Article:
So say you’re in a meeting and your spouse sends a text message asking whether you want Chinese food or Mexican food for dinner. Microsoft Band recognizes that the message involves two choices. It offers you “Chinese” and “Mexican” auto-reply buttons, which you can just tap. The interaction is over in about two seconds.

This kind of “intelligent auto-reply” is machine learning in action. Microsoft’s research investments in machine learning have been paying off for customers, with these new features of Microsoft Band being just the latest to be delivered.

Previously, your only option was to reply with canned messages. “Now we offer multiple ways to respond,” says Paek. “If you’re offered an appropriate auto-reply, you can tap the choice and you’re done. If that’s not what you want, you can use speech or the keyboard to create your own custom response.”

Working on the new productivity features has deepened the collaboration between the Microsoft Band team and Microsoft researchers, who were behind the band’s original productivity features as well as a range of smart fitness features including smart counting—automatically sensing and counting your exercises as you do them—and 24-hour heart-rate monitoring.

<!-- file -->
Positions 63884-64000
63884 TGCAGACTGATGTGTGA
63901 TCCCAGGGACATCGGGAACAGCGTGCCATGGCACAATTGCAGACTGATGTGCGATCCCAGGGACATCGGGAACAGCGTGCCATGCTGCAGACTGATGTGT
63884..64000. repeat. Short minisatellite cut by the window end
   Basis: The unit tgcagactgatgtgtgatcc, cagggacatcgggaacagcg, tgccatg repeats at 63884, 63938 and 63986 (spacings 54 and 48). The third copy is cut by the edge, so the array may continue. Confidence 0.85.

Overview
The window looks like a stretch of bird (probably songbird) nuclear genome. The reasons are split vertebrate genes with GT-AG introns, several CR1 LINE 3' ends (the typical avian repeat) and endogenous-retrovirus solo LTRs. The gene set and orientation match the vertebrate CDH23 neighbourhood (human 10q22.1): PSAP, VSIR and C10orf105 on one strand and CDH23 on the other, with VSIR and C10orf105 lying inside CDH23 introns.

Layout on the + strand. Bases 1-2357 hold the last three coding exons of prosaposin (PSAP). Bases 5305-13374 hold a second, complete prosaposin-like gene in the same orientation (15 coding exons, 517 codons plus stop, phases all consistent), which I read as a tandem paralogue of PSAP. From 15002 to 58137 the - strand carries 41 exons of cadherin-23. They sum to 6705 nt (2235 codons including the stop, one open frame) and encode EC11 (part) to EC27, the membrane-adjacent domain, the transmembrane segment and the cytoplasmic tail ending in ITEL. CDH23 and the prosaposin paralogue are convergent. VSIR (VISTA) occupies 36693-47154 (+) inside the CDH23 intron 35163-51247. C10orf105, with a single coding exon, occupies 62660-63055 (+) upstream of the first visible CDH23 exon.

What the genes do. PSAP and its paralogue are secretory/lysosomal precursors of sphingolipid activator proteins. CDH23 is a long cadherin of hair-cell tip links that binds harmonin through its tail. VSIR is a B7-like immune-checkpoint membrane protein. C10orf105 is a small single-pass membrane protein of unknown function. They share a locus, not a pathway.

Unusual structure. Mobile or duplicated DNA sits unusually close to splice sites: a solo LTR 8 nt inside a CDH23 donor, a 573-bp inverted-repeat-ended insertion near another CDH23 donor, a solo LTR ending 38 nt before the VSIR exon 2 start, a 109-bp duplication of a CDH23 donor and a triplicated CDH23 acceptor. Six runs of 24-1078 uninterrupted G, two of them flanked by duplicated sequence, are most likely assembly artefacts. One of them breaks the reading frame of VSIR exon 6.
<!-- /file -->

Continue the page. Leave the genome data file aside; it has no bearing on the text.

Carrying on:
See also: Microsoft Band, the first wearable powered by Microsoft Health, keeps fitness and productivity insights a glance away

“The partnership between Microsoft Research and Microsoft Band has been one of the best examples of a new culture at Microsoft,” says Grieves. “Both teams understand how important productivity is to Microsoft Band, and when two very different and passionate teams share a similar objective, great things will come.”

The teams share a conviction that wearable devices can help people become healthier and more productive. “My first son was born just four weeks ago, and the reason I love working on Microsoft Band is knowing I’m working on technology that will make his life and his world a better place,” says Grieves.

“Technology traditionally focuses on enabling you to understand and communicate with the world,” he adds. “But Microsoft Band is also about understanding you so you, in turn, can live a healthier and more productive life.”